The single most difficult aspect of design is communicating the vision of an architect. The scale, volume, shape and texture of a design only exist in the imagination at first. To communicate these ideas, the architect has traditionally had to rely on drawings, paintings and scale models to demonstrate how the project will look and feel. Technologies like virtual reality (VR) have made revolutionary strides in expressing architectural ideas.
New Ways to See
Until a couple of decades ago, architects relied on hand-drawn plans, paintings and hand-made miniature models to show how a design would look once built. Now designs are created using computer-aided design (CAD) to create a 3D model of the building that can be displayed as a photorealistic rendering from any angle, complete with a bill of materials to track costs. With VR, architects now use the 3D CAD model, creating a world inside the computer where the model can be experienced by the client.
Using a headset such as the Oculus Rift or HTC Vive to block out the real world and display the model directly to the eyes, VR allows clients to feel how the design will affect the real world. Clients can “test drive” its relationship to the neighborhood. They can experience the interplay of light and shadow throughout the day and night. VR users can try out the locations of doors and hallways, each floor’s view out of the building and even the locations of light switches, desks and bookcases.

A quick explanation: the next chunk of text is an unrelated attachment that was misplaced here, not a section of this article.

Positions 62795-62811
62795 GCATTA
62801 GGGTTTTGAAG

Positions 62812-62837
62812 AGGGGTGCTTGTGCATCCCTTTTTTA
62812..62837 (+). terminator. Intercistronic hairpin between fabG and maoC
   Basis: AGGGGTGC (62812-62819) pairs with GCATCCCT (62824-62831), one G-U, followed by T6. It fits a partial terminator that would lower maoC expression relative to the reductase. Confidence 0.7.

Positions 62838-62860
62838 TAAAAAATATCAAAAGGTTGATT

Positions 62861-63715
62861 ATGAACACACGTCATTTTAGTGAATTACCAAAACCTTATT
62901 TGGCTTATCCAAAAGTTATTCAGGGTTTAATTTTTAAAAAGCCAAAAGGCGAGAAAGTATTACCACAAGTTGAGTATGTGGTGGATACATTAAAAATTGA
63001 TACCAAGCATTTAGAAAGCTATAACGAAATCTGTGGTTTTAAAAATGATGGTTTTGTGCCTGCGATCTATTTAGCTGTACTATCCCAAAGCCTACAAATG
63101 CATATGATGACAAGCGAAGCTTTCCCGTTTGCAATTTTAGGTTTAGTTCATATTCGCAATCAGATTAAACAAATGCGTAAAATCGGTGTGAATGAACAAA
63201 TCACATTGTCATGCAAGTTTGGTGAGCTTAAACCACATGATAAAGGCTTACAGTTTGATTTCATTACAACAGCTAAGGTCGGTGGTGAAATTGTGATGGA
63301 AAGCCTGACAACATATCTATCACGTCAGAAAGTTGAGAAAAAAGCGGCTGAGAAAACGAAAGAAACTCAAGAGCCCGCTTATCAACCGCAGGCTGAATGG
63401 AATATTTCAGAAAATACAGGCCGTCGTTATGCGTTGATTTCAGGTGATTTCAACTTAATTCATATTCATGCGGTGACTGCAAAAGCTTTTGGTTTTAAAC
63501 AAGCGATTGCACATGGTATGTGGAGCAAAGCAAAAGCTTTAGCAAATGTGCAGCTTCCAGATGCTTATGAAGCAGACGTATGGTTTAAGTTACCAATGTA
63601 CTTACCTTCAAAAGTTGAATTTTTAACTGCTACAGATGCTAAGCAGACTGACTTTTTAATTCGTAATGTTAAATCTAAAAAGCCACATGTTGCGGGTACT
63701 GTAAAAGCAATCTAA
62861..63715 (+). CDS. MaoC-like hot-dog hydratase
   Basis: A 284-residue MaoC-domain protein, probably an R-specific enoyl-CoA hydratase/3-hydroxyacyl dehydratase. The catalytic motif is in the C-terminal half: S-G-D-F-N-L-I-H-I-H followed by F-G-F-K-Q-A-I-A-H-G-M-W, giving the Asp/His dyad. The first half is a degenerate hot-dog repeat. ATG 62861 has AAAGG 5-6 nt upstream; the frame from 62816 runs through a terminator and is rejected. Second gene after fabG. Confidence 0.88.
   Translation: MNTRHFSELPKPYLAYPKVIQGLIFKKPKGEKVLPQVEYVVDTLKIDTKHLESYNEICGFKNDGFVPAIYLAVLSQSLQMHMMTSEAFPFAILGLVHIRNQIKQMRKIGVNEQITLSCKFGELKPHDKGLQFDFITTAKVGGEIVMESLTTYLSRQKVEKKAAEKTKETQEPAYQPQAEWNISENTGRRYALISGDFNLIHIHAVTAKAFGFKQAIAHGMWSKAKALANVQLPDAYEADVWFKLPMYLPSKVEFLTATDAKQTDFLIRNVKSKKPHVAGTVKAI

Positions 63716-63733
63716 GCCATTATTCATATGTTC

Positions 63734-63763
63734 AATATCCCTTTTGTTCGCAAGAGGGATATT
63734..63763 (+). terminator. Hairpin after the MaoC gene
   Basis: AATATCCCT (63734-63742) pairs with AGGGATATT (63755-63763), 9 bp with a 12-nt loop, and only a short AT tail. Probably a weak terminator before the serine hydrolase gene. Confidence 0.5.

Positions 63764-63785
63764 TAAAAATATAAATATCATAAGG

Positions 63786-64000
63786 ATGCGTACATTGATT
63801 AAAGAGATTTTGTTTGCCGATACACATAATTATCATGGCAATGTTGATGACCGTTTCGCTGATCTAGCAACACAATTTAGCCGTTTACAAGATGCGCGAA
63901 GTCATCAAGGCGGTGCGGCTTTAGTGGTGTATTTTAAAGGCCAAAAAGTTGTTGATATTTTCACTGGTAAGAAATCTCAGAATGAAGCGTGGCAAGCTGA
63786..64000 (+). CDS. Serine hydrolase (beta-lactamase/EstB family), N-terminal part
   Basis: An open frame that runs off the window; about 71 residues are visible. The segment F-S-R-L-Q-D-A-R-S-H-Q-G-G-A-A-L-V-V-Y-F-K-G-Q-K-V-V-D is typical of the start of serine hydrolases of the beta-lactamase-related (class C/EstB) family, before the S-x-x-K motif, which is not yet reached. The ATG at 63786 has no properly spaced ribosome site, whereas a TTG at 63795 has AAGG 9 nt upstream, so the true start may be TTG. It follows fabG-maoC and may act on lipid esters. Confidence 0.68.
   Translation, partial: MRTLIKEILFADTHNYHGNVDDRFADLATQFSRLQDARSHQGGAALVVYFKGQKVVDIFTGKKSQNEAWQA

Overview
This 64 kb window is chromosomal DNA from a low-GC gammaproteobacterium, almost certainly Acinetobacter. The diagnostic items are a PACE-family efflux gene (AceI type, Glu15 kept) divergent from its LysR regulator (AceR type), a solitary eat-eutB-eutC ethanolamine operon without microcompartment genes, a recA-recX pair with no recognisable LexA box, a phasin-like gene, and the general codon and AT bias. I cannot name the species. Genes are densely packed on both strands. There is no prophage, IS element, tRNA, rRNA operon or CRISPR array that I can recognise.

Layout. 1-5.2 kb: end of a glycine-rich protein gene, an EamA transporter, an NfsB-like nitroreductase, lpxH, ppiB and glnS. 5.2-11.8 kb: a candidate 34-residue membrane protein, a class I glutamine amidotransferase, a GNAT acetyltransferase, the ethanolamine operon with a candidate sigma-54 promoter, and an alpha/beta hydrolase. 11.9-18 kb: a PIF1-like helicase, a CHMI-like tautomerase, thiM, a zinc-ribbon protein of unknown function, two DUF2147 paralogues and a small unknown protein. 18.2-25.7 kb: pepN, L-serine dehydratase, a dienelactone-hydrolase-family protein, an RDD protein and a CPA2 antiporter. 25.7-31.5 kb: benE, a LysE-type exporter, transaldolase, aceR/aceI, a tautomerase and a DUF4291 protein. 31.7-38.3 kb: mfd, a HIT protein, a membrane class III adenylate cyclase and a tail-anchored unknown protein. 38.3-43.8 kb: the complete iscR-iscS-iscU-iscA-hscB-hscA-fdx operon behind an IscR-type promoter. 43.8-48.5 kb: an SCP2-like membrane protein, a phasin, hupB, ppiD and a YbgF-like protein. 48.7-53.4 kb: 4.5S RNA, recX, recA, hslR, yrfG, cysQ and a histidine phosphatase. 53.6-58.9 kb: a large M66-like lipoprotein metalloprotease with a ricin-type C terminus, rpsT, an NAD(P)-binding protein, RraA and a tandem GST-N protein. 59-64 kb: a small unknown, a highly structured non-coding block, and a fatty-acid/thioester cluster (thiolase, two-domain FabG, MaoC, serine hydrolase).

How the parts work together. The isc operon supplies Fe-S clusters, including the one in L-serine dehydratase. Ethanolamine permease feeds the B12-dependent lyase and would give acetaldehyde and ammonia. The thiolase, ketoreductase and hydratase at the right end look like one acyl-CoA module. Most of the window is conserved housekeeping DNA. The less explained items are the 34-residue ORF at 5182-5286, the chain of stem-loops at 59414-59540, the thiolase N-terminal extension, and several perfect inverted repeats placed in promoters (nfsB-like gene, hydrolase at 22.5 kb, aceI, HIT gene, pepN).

Streamlining the Process
Using these systems,The architect receives instant feedback, confirming ideas about light, volume and scale. The customer provides insights, desires and preferences immediately, allowing the architect to make changes as needed with a better understanding of what the client wants. The fact that the entire process happens digitally means that an architect in London can walk through the design with a client who’s in San Francisco and discuss impressions of a building in South Carolina. Any necessary changes are incorporated in the design process before a single part of construction is begun. This capability saves time, money and labor for both the architect and the client.
Wave of the Future
Recent advances in technology have resulted in lower hardware costs and greater availability than ever before for virtual reality systems. Architects will make use of VR technology like no other profession to lessen development time and improve client satisfaction with a project. Using current consumer-level hardware such as the HTC Vive and Oculus Rift, any designer who’s got a machine capable of CAD design in the first place can offer the VR experience to clients, improving the design process for the client, the community and the architect as well.